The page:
Wreaths Across America Looking to Honor More Veterans

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Hundreds of volunteers gathered at Arlington to place more than five thousand donated Christmas wreaths on headstones in the cemetery. (Photo credit: Wikipedia)

Every year, Wreaths Across America (WAA) places a wreath on the grave of veterans throughout all fifty states. The organization, based in Maine, spends the whole year raising funds and rallying volunteers, culminating in a weeklong commemoration each December.

The effort first began 22 years ago, originally focused solely within Arlington National Cemetery. Now it stretches nationwide. But this year, the folks at WAA are hoping to do what they’ve never done before: place a wreath on every single veteran gravestone in Arlington.

It’s an ambitious undertaking. According to The Washington Times, the whole project would add up to nearly a quarter-million wreaths, coinciding with the 150th Anniversary of Arlington National Cemetery.

Unfortunately, their chances of success are uncertain. Currently, according to the Times, they’re projecting to fall just short of their goal unless last-minute donations spike.

Efforts are underway all around the country to push WAA over their finish lines, both in Arlington and at memorial sites around the nation, including right here in Massachusetts.

Whether the group ultimately covers every grave or even just manages to get close, the sincerity and gratitude in their efforts is incredibly touching.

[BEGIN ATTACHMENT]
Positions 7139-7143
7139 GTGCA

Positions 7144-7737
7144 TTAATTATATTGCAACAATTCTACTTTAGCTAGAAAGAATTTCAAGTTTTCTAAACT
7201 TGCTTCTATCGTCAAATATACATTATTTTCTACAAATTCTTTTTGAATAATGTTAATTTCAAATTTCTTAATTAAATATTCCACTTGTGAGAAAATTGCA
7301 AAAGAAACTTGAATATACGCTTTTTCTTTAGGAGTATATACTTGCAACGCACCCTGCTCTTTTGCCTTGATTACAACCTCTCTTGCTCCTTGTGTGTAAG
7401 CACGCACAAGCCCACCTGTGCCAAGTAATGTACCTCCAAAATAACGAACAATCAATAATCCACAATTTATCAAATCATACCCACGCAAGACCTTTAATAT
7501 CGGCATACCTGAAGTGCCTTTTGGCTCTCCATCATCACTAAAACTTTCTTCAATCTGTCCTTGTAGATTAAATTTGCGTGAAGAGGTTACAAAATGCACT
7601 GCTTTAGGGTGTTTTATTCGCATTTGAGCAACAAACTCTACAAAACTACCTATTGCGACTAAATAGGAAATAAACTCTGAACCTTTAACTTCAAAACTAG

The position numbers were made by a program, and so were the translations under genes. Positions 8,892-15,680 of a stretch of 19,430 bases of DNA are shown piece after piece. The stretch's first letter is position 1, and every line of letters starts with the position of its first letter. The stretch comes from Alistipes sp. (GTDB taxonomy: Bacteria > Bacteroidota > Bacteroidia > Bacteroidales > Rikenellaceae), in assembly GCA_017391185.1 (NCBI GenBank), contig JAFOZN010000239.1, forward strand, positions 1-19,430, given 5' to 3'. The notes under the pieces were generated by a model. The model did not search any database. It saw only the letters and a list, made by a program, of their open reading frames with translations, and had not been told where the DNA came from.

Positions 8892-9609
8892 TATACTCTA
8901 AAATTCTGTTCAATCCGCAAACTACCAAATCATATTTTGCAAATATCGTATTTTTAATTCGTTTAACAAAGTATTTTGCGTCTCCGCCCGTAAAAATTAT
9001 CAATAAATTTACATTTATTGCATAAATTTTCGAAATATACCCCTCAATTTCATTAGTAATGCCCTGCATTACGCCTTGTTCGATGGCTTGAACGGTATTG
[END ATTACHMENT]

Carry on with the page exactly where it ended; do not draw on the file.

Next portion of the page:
It’s wonderful to see veterans honored during a time of year when their families may be hurting the most — and when many of these veterans made enormous sacrifices in spending time away from their families during the holidays.

Those interested in supporting Wreaths Across America this year can learn more or make a donation at //www.wreathsacrossamerica.org.

Veterans Affairs Looking for Many Thousands of New Hires

The past year has been a tough one for the U.S. Department of Veterans Affairs, as well as for the people it serves. The organization was rocked by scandal after the revelation that many veterans languished in poor health on incredibly lengthy waiting lists.

Now, the V.A. is responding.

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The New York Times reports that new Veterans Affairs Secretary Robert A. McDonald wants to hire “tens of thousands of new doctors, new nurses, [and] new clinicians.” Many have blamed the waitlist scandal on the agency’s short-staffed employment numbers.

But is McDonald’s proposal practical? He himself admitted that he’s concerned about whether the V.A. can actually recruit and hire that many talented people.

Of course, a larger employee roster will not by itself solve all of the Department’s problems. Accordingly, as the Times reports, McDonald also proposed the following:

  • Flattening the V.A.’s hierarchical structure
  • Eliminating potential incentives for misrepresenting wait-time data
  • Fostering a new departmental culture in order to encourage constructive criticism and dissent
  • Taking additional steps to make it easier for veterans to access care (the details for which are reportedly forthcoming)